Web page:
On October 16th, Metro Justice, Take Back the Land Rochester, and other community partners came together for a rally and march under the idea that housing is a human right.
“With all of these empty houses and all of these homeless people we don’t have a housing problem, we have a priorities problem,” declared Maggie Spallina, a member of Rochester Red & Black, through the amplified blare of the megaphone. As more than three hundred people gathered in Washington Square Park for the Housing as a Human Rights march we began by talking about the crisis that has hit the nation and our city as a whole. “How did we become the city with the seventh highest child poverty in the country? How did we end up with all our neighbors out of work? And why do we keep allowing this to happen to each other?”
The Metro Justice Housing Committee was formed to further the concept of Housing as a Human Right in Rochester, premised on the idea that since shelter is a need then housing should be safe and affordable for everyone. Specifically it has begun to target the rampant rates of foreclosure that are blowing through our neighborhoods, leaving families without places to call home. In an effort to ward off the systemic levels of fraud we are calling on the city to enact a moratorium on police execution of home foreclosure based evictions, which would stop the city from allowing our police force to physically remove people from their homes. This resolution has been put before our city council, yet there has been pushback from some members while complete disinterest from others.
As this formed within Metro Justice, a member supported non-profit that has existed in Rochester for almost 40 years, it always had determined a course that would support the direct action of groups like Take Back the Land. By uniting on the critical issues, Metro Justice could feasibly put public and political pressure to then assist the direct foreclosure resistance that the community was already engaging with. The effort is to create a more public movement and create strategies why by more groups could be integrated.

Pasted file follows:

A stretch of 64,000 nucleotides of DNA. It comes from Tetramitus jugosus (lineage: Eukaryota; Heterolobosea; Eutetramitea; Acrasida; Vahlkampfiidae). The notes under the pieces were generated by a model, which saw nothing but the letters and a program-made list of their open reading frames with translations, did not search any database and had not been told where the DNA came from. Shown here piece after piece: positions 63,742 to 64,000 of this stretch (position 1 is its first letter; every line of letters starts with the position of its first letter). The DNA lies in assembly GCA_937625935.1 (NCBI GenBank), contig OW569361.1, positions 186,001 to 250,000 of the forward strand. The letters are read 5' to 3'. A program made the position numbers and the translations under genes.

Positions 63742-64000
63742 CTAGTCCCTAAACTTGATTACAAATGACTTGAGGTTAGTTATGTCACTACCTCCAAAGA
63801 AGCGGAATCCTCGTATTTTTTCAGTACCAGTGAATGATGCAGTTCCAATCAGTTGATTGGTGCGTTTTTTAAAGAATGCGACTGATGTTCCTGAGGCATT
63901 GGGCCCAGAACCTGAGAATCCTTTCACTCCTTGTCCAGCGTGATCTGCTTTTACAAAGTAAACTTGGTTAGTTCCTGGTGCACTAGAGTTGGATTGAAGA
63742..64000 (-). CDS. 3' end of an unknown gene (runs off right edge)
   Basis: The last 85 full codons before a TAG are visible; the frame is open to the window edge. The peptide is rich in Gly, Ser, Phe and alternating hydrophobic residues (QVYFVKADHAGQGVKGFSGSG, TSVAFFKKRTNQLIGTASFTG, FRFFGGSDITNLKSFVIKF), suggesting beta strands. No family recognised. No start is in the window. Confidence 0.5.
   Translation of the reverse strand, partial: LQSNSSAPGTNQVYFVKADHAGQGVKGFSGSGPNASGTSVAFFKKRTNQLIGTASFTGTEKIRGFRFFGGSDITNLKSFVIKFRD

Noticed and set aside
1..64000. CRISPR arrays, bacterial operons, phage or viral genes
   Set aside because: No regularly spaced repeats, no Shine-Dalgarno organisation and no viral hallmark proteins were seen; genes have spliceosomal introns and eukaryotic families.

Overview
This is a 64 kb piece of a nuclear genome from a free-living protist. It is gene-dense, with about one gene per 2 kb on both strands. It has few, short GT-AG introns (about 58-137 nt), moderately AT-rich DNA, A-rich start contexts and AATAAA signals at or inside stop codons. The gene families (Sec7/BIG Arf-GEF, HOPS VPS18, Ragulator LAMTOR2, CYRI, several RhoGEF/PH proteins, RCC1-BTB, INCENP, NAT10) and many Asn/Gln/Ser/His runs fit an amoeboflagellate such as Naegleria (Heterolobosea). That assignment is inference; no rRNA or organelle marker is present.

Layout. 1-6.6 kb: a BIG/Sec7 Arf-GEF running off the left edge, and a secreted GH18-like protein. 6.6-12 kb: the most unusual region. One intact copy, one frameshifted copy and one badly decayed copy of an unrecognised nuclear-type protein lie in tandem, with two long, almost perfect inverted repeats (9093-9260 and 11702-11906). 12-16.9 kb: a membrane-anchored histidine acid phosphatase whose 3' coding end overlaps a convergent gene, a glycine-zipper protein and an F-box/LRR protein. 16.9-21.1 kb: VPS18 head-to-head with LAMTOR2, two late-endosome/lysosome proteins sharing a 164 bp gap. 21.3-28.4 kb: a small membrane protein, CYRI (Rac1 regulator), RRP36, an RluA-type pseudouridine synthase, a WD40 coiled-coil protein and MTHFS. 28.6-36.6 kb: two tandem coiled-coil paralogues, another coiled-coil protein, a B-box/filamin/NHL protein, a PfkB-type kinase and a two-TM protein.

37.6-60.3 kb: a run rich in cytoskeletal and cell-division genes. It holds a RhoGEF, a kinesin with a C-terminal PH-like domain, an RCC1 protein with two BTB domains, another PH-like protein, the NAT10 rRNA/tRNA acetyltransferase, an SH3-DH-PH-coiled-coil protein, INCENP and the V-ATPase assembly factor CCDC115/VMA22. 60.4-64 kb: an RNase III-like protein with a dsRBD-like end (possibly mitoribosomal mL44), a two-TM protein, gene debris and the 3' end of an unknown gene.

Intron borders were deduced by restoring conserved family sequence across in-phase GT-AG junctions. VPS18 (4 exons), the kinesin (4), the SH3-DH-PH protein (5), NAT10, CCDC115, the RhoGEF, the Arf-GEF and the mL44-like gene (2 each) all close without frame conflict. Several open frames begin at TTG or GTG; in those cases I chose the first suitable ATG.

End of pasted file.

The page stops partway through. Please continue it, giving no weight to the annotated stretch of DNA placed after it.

On October 16th we banded together in a large coalition of groups to march to City Hall, which included partners like Take Back the Land Rochester, Rochester Red and Black, SEIU Local 200 United, Band of Rebels, and Students for a Democratic Society.
We began in the park with speakers like Maggie Spallina and Hubert Wilkerson, talking about the dire comparison between the growing numbers of both empty houses and homeless people on our city’s streets. From there the movement went down the streets, bannering under chants like “Hey, We’re Taking Over! No Evictions, No Foreclosure,” before rallying in front of City Hall to make the voices of the people heard.
A number of speakers began to relate the housing crisis, and the issues of class and racial inequality that are seen when talking about homelessness, to their own lives and struggles. Cathy Lennon, who successfully defended her house from a fraudulent foreclosure last year, broke down what it meant to stay in your own home. “I am one of the ones that the police took and drug me out of my home,” she said to a chanting crowd. “They were saying something about a shelter. We aren’t animals, we don’t need a shelter! We don’t need a shelter! We are human beings! Like Martin Luther King said, ”I have a dream!” I have a dream too! I have a dream that one day, real soon, we are coming together, and we will not be humiliated anymore! We will have our homes!”